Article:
They and the company care greatly about keeping our team members safe while continuing to provide food for America’s families. The letter encourages government leaders to unite to address food supply chain challenges that include plant closings, a backlog of livestock and protein shortages. We are taking a proactive approach to balance safety and production by moving aggressively with testing and plant closures when necessary.
We also want people to know we were one of the first food companies to implement measures to protect our team members. Despite our aggressive efforts, in some locations this was not enough and we decided to close several of our facilities. Although each of these closures puts the food supply at risk, this was the right decision to keep our team members safe. Other food processors have also closed some of their facilities, further contributing to the fragility of our food supply system.
At the moment, our other plants remain open and we are working hard to keep store shelves filled, however our facilities are running at reduced levels of production, and any additional shutdowns will further stretch an already strained food supply system—but if it is the right decision to shut down more facilities, we will do so.
We do not take these measures lightly, as plant closures have far-reaching impacts, including leaving farmers to take drastic measures such as depopulating animals that are unable to be processed for food. We are working with other industry groups in effort to keep our team members safe while continuing operations.
While certain parts of the economy have “closed” and the food supply chain is breaking, parts remain open, and rightfully so. We support a thoughtful reopening that prioritizes public health above all else, which means safety from COVID-19 and the availability of food."
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COUNTY-BY-COUNTY CASES IN TENNESSEE
What is COVID-19 (a.k.a. the new coronavirus?)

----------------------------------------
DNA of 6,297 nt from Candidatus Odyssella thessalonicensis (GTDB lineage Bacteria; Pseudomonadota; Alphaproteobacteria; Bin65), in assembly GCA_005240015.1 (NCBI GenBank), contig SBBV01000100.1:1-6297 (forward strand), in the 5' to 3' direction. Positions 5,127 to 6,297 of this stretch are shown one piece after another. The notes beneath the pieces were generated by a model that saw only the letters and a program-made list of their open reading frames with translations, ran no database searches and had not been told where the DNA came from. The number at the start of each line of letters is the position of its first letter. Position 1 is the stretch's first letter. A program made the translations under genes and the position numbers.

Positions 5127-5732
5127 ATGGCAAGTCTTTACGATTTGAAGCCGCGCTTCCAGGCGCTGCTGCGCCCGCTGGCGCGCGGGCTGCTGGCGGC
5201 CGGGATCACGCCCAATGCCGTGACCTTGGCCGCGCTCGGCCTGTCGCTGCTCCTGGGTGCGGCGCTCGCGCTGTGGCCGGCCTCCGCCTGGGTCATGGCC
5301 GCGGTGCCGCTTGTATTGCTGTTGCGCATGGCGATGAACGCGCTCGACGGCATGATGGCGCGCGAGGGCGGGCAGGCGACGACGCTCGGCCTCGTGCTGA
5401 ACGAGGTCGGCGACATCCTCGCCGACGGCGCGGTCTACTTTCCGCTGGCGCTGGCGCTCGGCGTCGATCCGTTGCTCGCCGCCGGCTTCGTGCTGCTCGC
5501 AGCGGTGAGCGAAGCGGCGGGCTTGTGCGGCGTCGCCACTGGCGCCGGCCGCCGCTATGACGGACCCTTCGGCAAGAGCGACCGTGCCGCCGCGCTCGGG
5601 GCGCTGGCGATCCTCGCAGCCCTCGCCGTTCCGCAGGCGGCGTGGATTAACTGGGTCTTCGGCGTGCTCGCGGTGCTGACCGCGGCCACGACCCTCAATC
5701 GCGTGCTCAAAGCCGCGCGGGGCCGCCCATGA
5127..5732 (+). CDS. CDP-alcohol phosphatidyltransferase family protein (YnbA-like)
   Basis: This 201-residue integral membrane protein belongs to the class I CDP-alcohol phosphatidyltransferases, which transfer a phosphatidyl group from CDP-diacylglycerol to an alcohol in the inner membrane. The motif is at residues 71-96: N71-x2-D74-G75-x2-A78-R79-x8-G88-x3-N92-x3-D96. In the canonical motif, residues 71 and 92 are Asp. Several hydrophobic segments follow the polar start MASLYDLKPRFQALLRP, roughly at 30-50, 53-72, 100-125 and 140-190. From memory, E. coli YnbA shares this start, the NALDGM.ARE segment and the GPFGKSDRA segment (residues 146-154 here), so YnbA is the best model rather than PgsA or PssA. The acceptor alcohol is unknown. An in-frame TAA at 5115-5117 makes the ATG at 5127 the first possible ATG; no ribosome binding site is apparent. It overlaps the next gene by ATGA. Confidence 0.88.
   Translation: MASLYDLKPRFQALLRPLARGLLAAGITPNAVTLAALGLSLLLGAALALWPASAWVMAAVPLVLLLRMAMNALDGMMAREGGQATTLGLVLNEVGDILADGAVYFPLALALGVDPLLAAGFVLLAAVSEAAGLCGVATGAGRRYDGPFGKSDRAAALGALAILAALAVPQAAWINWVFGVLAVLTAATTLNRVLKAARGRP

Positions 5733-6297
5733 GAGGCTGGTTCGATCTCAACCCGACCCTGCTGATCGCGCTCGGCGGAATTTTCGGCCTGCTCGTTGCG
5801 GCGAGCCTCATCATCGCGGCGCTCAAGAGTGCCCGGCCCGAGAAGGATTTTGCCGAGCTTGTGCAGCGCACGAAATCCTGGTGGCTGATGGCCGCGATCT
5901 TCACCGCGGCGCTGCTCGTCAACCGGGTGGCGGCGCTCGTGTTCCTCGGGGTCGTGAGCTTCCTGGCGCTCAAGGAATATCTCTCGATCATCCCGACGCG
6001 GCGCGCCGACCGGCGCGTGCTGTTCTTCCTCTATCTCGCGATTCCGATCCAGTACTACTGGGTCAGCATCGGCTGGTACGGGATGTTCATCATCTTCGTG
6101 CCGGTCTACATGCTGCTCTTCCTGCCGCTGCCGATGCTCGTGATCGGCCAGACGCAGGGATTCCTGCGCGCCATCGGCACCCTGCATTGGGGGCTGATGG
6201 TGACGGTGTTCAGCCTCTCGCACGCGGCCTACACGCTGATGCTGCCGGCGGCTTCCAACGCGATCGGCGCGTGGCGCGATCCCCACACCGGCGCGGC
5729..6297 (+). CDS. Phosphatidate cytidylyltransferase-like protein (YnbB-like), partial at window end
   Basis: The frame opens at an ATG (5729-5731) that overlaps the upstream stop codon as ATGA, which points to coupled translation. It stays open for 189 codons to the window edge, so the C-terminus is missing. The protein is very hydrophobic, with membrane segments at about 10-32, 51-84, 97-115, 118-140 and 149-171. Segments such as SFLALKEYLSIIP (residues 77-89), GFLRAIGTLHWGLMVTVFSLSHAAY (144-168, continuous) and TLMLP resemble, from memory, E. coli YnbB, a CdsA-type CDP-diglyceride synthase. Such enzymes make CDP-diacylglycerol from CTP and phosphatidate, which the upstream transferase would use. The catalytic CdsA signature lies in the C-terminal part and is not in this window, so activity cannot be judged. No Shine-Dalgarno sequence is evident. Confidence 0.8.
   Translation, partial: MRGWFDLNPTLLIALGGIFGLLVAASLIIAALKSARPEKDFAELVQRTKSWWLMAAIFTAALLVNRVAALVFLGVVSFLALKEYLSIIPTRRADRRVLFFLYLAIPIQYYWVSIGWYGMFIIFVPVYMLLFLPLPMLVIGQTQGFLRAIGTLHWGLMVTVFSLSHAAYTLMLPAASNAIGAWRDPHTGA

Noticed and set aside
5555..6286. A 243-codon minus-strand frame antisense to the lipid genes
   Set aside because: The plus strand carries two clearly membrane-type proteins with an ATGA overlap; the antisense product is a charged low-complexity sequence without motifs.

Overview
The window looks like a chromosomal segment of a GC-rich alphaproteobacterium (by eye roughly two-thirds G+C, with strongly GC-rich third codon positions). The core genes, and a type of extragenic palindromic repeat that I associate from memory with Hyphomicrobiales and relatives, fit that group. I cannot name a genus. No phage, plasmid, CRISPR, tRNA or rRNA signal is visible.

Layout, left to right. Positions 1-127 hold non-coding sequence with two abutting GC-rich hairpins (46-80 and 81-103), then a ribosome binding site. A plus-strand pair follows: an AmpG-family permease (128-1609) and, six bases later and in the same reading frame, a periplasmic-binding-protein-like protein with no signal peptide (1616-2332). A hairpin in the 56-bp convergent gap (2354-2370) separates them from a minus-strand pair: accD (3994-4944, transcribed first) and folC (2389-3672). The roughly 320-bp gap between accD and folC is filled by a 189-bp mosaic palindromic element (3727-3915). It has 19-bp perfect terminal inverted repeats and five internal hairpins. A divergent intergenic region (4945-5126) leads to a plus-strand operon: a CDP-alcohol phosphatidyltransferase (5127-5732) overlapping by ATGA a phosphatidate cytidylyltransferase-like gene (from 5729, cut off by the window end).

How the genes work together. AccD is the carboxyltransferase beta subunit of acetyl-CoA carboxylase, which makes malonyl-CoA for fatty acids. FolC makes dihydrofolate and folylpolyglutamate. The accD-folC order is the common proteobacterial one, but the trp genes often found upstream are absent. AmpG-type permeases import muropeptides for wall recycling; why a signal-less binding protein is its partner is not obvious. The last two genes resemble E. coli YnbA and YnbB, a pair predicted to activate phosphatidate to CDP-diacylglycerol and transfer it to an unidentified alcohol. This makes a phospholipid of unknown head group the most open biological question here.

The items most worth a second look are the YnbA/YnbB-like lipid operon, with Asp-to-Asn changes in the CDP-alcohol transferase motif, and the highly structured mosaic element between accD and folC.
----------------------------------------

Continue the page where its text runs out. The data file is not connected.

According to the World Health Organization, coronaviruses (CoV) are a large family of viruses that cause illness ranging from the common cold to more severe diseases. Examples include the Middle East Respiratory Syndrome (MERS-CoV) and Severe Acute Respiratory Syndrome (SARS-CoV). A novel coronavirus (nCoV) is a new strain that has not been previously identified in humans. COVID-19 stands for "Coronavirus disease 2019," which is when this strain of the coronavirus was discovered.
What are the symptoms?
The CDC says patients confirmed to have the 2019-nCoV reportedly had mild to severe respiratory illness with:
- Shortness of breath or difficulty breathing
Or at least two of the following symptoms:
- Repeated shaking with chills
- Muscle pain
- Sore throat
- New loss of taste or smell
At this time, the CDC believes symptoms could appear as soon as two days after exposure, or as long as 14 days.
The CDC is recommending "common sense" measures such as:
- Wash your hands often with soap and water for at least 20 seconds. If soap and water are not available, use an alcohol-based hand sanitizer.
- Avoid touching your eyes, nose, and mouth with unwashed hands.
- Avoid close contact with people who are sick.
- Stay home when you are sick.
- Cover your mouth and nose with a cloth face cover when around others.
- Cover your cough or sneeze with a tissue, then throw the tissue in the trash.
- Clean and disinfect frequently touched objects and surfaces.